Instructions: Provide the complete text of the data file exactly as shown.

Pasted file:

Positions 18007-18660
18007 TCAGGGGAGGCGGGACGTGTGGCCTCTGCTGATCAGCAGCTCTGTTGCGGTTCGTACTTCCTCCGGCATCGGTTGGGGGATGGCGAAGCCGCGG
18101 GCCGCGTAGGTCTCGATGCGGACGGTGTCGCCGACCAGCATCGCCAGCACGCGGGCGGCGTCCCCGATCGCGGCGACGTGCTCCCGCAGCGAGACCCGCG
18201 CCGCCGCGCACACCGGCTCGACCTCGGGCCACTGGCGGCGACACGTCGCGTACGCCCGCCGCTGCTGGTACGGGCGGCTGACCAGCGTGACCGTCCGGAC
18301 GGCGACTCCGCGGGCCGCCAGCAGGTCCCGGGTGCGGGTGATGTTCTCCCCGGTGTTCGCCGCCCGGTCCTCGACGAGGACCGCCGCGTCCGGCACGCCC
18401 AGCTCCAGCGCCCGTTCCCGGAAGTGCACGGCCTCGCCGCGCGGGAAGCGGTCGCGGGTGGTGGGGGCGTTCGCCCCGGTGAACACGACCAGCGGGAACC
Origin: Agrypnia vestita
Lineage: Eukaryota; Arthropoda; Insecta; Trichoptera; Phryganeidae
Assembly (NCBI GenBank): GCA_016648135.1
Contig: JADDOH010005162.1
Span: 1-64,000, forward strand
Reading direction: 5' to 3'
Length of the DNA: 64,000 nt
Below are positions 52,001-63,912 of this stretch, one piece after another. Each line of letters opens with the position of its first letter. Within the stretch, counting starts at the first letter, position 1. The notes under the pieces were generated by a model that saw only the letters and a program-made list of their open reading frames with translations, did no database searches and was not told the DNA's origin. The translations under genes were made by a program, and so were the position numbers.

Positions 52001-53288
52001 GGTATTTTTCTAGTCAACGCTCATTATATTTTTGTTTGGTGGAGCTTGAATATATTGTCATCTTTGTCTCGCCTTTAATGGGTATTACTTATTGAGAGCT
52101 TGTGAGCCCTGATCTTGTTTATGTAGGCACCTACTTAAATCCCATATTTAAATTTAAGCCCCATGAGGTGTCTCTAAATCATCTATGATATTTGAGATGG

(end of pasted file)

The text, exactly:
Positions 18007-18660
18007 TCAGGGGAGGCGGGACGTGTGGCCTCTGCTGATCAGCAGCTCTGTTGCGGTTCGTACTTCCTCCGGCATCGGTTGGGGGATGGCGAAGCCGCGG
18101 GCCGCGTAGGTCTCGATGCGGACGGTGTCGCCGACCAGCATCGCCAGCACGCGGGCGGCGTCCCCGATCGCGGCGACGTGCTCCCGCAGCGAGACCCGCG
18201 CCGCCGCGCACACCGGCTCGACCTCGGGCCACTGGCGGCGACACGTCGCGTACGCCCGCCGCTGCTGGTACGGGCGGCTGACCAGCGTGACCGTCCGGAC
18301 GGCGACTCCGCGGGCCGCCAGCAGGTCCCGGGTGCGGGTGATGTTCTCCCCGGTGTTCGCCGCCCGGTCCTCGACGAGGACCGCCGCGTCCGGCACGCCC
18401 AGCTCCAGCGCCCGTTCCCGGAAGTGCACGGCCTCGCCGCGCGGGAAGCGGTCGCGGGTGGTGGGGGCGTTCGCCCCGGTGAACACGACCAGCGGGAACC
Origin: Agrypnia vestita
Lineage: Eukaryota; Arthropoda; Insecta; Trichoptera; Phryganeidae
Assembly (NCBI GenBank): GCA_016648135.1
Contig: JADDOH010005162.1
Span: 1-64,000, forward strand
Reading direction: 5' to 3'
Length of the DNA: 64,000 nt
Below are positions 52,001-63,912 of this stretch, one piece after another. Each line of letters opens with the position of its first letter. Within the stretch, counting starts at the first letter, position 1. The notes under the pieces were generated by a model that saw only the letters and a program-made list of their open reading frames with translations, did no database searches and was not told the DNA's origin. The translations under genes were made by a program, and so were the position numbers.

Positions 52001-53288
52001 GGTATTTTTCTAGTCAACGCTCATTATATTTTTGTTTGGTGGAGCTTGAATATATTGTCATCTTTGTCTCGCCTTTAATGGGTATTACTTATTGAGAGCT
52101 TGTGAGCCCTGATCTTGTTTATGTAGGCACCTACTTAAATCCCATATTTAAATTTAAGCCCCATGAGGTGTCTCTAAATCATCTATGATATTTGAGATGG